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commentary from a spiritual
point of view
text and garden photo copyright 2001-2011 Susan Kramer
Santa Barbara, California USA
Amsterdam, The Netherlands
Published by Creations in Consciousness
Frustration in not getting one's way can lead to feeling anger, and if not dealt with constructively can lead to lashing out, perhaps violently, against one's self, another, or society.
I think the key phrase is 'angry outbursts stem from frustration in not getting one's way.'
Attitude adjustment can be the antidote; looking at the situation causing frustration, and seeing what the best resolve for all concerned would be.
There is peacefulness in broadening the outlook from what I want, to what is really the win-win situation for all.
The Codependent Partnership
Because the nuclear family spend so much time together they may be the first to be acted upon by a member's angry tantrum.
It is hard to leave a situation that has become violent because of economic and emotional ties, habit, and even social standing.
If the attitude of the one being abused is the hope the abuser will change, then chance after chance is given. The problem with this is that everyone in the family can lose their basic peacefulness and self-esteem by being at the whim of the 'partnership' between abuser and abused.
I have found in the relationships in my family that if I feel I need to control another's actions to suit what I want for them, then I feel frustration when they choose another way. But when I state my point of view keeping the attitude that my input is only one idea to consider, then I retain my personal peace, avoiding the codependent need to be needed or in control.
I retain my peace by allowing another to act on their judgement without my control.
Domestic violence becomes codependent when the 'partnership' of abuser and abused is allowed to continue.
Reclaiming self-esteem is a key in being able to leave an abusive partnership; if a child or a frail elder is the target of abuse, then a parent or other adult noting this must act for the child's or elder's safety; that is the moral and ethical choice.
Self-esteem is knowing that I have the right to a peaceful life.
Our conscience lets us know the best resolve to our questions via the degree of peacefulness and relaxation we experience in our mind and body while thinking about a situation.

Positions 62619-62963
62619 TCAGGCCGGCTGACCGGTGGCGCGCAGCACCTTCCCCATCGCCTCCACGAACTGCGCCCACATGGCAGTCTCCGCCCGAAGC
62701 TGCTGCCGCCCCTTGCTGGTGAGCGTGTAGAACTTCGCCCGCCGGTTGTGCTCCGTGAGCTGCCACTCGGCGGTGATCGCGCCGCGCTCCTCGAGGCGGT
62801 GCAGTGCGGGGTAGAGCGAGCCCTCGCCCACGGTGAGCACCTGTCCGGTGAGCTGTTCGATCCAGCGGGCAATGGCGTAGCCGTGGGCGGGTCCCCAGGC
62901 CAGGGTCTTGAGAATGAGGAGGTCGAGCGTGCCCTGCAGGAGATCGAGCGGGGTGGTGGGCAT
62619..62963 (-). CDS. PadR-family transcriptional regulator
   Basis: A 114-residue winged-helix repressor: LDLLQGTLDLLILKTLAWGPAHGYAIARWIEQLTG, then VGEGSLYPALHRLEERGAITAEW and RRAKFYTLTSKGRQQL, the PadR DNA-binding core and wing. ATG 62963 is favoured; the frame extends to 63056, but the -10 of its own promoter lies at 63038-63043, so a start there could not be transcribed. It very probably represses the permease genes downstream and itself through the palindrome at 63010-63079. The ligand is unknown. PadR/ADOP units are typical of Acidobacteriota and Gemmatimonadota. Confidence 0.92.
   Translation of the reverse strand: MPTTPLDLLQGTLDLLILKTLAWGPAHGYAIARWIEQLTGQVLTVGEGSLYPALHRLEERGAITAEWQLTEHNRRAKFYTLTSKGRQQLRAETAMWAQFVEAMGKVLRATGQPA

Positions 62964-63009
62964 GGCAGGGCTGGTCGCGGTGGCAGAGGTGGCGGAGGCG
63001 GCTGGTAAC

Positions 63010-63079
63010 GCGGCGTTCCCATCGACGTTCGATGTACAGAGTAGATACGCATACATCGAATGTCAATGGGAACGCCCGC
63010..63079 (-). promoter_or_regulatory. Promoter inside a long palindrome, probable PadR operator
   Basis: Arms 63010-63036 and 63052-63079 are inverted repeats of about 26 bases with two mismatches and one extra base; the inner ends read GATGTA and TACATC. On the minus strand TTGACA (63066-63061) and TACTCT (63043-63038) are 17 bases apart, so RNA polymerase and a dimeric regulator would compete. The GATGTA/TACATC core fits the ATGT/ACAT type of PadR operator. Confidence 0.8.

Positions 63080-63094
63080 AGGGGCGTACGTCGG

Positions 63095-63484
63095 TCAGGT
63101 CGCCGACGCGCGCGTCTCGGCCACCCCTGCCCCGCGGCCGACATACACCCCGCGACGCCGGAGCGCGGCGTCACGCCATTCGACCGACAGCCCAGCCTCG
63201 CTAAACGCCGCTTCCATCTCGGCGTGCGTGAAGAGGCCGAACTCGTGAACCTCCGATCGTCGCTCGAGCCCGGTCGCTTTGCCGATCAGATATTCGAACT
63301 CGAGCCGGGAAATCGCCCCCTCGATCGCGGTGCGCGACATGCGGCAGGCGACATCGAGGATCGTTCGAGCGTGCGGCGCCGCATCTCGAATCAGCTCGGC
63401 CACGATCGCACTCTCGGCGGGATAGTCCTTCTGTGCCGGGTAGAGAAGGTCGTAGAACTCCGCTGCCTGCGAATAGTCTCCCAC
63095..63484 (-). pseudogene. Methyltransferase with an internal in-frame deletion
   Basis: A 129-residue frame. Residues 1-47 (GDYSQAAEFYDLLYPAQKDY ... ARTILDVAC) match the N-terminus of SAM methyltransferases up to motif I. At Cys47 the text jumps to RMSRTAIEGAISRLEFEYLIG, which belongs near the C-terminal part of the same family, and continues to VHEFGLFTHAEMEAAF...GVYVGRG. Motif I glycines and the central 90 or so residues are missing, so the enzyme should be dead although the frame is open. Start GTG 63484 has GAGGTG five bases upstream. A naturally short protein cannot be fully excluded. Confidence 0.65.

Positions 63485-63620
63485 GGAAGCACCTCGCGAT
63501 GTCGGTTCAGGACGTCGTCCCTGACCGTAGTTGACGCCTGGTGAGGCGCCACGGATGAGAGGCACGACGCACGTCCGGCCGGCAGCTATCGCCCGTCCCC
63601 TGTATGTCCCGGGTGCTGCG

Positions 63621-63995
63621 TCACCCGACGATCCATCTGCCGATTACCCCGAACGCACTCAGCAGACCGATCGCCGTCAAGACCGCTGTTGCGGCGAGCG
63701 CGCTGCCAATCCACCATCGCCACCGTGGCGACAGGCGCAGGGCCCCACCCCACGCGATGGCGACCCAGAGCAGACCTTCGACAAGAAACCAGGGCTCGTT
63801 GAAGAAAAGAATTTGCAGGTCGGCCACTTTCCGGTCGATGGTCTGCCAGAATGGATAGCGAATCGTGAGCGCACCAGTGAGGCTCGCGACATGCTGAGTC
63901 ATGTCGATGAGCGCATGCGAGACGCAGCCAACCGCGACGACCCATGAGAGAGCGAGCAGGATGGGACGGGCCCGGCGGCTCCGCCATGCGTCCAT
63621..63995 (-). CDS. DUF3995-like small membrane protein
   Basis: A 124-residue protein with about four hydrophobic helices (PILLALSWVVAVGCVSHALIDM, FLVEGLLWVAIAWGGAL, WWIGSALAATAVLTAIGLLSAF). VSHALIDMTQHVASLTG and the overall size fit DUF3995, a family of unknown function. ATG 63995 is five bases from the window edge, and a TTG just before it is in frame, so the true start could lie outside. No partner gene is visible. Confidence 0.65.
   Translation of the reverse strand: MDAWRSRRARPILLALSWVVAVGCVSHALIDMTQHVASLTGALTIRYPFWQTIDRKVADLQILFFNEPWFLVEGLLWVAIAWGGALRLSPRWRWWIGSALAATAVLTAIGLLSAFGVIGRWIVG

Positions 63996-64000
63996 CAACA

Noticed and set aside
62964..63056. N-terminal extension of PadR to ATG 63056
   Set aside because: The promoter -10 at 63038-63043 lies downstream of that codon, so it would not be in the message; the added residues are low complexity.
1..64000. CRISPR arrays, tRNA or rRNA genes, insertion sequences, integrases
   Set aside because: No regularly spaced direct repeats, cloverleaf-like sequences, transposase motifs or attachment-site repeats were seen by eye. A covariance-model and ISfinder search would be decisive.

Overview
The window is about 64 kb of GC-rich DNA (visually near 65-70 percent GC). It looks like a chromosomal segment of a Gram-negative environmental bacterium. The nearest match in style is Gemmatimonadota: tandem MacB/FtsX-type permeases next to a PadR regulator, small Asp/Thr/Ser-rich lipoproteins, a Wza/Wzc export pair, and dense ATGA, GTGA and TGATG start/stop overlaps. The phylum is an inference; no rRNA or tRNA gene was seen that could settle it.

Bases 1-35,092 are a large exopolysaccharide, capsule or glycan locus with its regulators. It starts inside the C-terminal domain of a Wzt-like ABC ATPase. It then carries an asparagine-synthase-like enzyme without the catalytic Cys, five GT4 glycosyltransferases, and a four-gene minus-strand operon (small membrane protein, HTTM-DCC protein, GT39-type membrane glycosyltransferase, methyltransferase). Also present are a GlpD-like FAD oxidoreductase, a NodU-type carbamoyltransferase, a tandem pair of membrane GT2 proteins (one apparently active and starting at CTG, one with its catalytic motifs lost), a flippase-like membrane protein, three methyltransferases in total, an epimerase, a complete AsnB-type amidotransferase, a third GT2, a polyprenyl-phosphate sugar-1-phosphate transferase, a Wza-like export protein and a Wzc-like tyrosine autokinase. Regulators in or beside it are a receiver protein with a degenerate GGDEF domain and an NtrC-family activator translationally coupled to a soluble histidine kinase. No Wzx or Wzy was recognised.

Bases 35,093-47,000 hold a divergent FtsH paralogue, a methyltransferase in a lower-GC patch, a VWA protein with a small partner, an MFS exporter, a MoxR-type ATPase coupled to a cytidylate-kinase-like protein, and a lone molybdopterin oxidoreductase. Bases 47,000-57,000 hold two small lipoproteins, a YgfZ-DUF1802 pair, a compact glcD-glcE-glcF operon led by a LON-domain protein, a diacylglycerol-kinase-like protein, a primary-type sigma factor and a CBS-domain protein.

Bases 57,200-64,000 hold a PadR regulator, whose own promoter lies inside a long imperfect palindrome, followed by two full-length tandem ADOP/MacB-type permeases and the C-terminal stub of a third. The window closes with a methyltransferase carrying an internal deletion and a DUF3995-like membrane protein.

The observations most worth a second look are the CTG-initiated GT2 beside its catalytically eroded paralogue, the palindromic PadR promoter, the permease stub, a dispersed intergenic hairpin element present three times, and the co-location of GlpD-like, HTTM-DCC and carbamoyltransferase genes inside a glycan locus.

We develop a clear and pure conscience gradually when, with a caring attitude, we make repeated efforts to act for the highest good of all concerned.
We are following our conscience
1. Our body feels relaxed;
2. Our mind is content and peaceful;
3. No one else is affected negatively by our actions.
While we are in the process of developing a conscience we can rely on the dictates and moral guidelines laid out by religions and society. These outer rules guide us safely while we develop the strength of character to follow our conscience consistently.
Our conscience is our personal directive from our inner Source. It is worth the effort to develop this intimate relationship that always serves to produce our clearest experience of peace and happiness.
Acting for the best resolve we are aware of nourishes our self-esteem. We feel more in control of our lives knowing that there is a best way to resolve any situation.
As our self-assurance and self-esteem increase, we experience a growing sense of fulfillment and joy in living.
Domestic violence becomes a 'codependent partnership' between abused and abuser when it is allowed to continue.
Regaining self-esteem can free one from codependency and abuse because we have decided to no longer take part in the abused-abuser cycle.
We can gain self-esteem by
developing our conscience through following the guidelines of religion
or society till we are able to spontaneously act on what is for the best
resolve of all concerned in a situation.
Co-dependents Anonymous Organization - CoDA
Necessary or Needy?
Reclaiming Personal Power http://www.susankramer.com/Reclaiming.html Conquering Codependency http://www.susankramer.com/Codependency.html Social Issues; Social Conscience http://www.susankramer.com/Social.html